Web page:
After Berkeley, he joined the Goddard Space Flight Center in Greenbelt as a researcher in theoretical space physics. He made important early mathematical studies of the Earth's magnetosphere, the magnetic field that surrounds the planet. With a Goddard colleague, he co-edited a 1968 volume called "Introduction to Space Science," written by specialists for lay readers.

In 1975, he became head of the geophysics branch and worked with a team that used laser beams and reflector satellites to find the Earth's tectonic plates within an inch of precision. By the time he retired in 1987, he managed a NASA grants program affecting university scientists studying the earth's surface.

Goddard played a crucial role in his artistic development. He became involved in a workplace theatrical group called MAD, an acronym for Music and Drama. Having learned as a child to play piano by ear, he served as musical director and conducted the orchestra. His second wife, Goddard astronomer Jaylee Montague Mead, acted in productions.

"We started realizing there was a big world out there that did the same thing, only much better," he told The Washington Post in 1997. "So we got subscriptions to places like Arena, the Studio and the Kennedy Center. It kind of overwhelmed us at first. But we learned to appreciate what it meant to do a really professional play, and we were able to bring that knowledge back to our MAD group."

Mead lived in relative anonymity and frugality for decades. He moved from a modest Greenbelt home to the tony Watergate after retirement so as not to isolate co-workers who knew little of his sizable fortune. He shunned first-class travel and other perks of wealth.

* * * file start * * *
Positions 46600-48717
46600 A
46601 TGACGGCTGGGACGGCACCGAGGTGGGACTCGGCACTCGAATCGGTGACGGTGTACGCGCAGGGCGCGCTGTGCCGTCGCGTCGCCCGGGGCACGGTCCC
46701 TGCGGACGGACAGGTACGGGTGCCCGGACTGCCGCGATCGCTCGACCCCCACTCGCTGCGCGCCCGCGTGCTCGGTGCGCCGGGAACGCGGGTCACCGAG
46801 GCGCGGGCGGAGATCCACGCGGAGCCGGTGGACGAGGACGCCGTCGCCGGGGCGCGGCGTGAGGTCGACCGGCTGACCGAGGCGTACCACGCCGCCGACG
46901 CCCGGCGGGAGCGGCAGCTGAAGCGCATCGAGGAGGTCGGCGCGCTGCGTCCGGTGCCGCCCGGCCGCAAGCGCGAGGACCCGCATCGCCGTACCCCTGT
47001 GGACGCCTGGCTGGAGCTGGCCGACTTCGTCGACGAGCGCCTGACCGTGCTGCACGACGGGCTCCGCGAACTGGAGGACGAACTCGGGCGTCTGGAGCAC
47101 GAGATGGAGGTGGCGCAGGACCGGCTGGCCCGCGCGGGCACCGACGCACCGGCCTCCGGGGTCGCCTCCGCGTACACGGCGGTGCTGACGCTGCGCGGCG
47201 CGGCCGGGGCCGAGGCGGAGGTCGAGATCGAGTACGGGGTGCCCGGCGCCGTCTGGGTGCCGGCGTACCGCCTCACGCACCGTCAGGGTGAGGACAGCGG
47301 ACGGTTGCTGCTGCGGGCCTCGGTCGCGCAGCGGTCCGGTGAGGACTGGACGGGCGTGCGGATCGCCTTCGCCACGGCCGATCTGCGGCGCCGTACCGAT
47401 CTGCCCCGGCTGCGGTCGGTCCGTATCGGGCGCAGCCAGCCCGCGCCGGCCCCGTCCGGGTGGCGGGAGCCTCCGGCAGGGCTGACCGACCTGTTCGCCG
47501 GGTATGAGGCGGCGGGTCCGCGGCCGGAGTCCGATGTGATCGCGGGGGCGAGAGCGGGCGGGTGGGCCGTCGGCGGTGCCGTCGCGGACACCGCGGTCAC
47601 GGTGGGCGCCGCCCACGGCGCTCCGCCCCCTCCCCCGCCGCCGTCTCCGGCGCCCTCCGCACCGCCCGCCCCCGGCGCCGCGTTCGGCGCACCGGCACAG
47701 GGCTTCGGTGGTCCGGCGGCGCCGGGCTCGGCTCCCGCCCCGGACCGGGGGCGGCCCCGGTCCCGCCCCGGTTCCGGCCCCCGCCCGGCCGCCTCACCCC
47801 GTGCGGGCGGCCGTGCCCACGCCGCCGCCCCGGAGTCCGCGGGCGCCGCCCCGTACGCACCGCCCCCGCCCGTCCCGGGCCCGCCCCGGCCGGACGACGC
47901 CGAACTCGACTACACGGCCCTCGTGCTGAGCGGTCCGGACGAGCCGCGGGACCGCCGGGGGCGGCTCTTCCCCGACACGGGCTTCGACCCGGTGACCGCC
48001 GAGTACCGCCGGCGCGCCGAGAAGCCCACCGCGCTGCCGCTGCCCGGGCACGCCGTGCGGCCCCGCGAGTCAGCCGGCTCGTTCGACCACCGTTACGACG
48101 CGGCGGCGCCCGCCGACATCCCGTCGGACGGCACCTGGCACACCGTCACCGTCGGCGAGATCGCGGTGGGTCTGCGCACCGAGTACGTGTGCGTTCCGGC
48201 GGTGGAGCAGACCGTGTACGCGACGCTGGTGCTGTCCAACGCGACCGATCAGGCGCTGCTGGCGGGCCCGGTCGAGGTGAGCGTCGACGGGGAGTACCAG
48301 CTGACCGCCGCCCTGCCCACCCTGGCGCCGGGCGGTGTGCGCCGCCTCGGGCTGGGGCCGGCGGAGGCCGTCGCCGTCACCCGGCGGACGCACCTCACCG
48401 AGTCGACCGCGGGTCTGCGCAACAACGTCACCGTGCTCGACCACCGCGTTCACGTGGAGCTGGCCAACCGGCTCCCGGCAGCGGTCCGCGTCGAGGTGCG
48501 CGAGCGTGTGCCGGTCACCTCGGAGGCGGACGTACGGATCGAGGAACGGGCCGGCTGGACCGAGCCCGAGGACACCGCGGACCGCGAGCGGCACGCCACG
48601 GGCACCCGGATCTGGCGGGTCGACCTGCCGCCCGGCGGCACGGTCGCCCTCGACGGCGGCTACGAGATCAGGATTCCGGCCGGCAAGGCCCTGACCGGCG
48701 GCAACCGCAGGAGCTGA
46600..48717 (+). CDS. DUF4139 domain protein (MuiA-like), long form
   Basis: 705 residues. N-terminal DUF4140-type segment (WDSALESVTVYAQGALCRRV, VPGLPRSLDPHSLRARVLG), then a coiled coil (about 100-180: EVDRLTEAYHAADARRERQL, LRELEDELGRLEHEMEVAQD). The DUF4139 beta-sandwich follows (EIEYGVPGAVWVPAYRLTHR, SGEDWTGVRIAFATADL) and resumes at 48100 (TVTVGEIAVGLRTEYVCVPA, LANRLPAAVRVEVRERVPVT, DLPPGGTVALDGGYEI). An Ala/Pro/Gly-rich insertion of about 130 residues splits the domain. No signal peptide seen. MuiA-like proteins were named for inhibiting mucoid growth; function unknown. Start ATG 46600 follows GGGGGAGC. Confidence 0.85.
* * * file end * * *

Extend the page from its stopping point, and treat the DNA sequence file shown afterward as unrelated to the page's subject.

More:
He served many years on the board of Consolidated Papers, until the company was sold -- initially against his wishes -- to the Finnish forest products company Stora Enso for about $4 billion.

He contributed more than $1 million to a community foundation in Wisconsin Rapids to help the town through the transition after the company's headquarters moved with the sale.

Meanwhile, the Meads established what is now the Mead Family Foundation, which has about $20 million in assets and gives $1 million in annual grants to education and family service programs mostly in Washington and Montgomery County.

The Meads were given numerous civic and cultural awards, including a Washington Post award for distinguished community service in 1996. "I guess I realized that you can have wealth and not be ashamed of it, and that you ought to use it in a constructive, useful manner, not just to enhance your own lifestyle," Gilbert Mead said the next year.

Mead graduated from the University of Maryland law school after retiring from Goddard. He sang in choral groups and played Broadway show tunes on the Steinway at his apartment.

Periodically, he was enticed onstage before far-larger audiences. About a decade ago, he and his wife dressed as Mr. and Mrs. Santa Claus and sang a duet called "Christmas Together, My Darling" at the Washington Chamber Symphony's children's Christmas concert before 2,000 people.

His marriage to Marilyn Kroll Mead ended in divorce. A son from that marriage, Robert Mead, died in 2002.

In addition to his second wife, whom he married in 1968, survivors include three children from his first marriage, Betsy Mead of Rockville, Diana Mead-Siohan of Palm Coast, Fla., and Stanton W. Mead II of Middletown; a brother; a sister; and five grandchildren.

© 2007 The Washington Post Company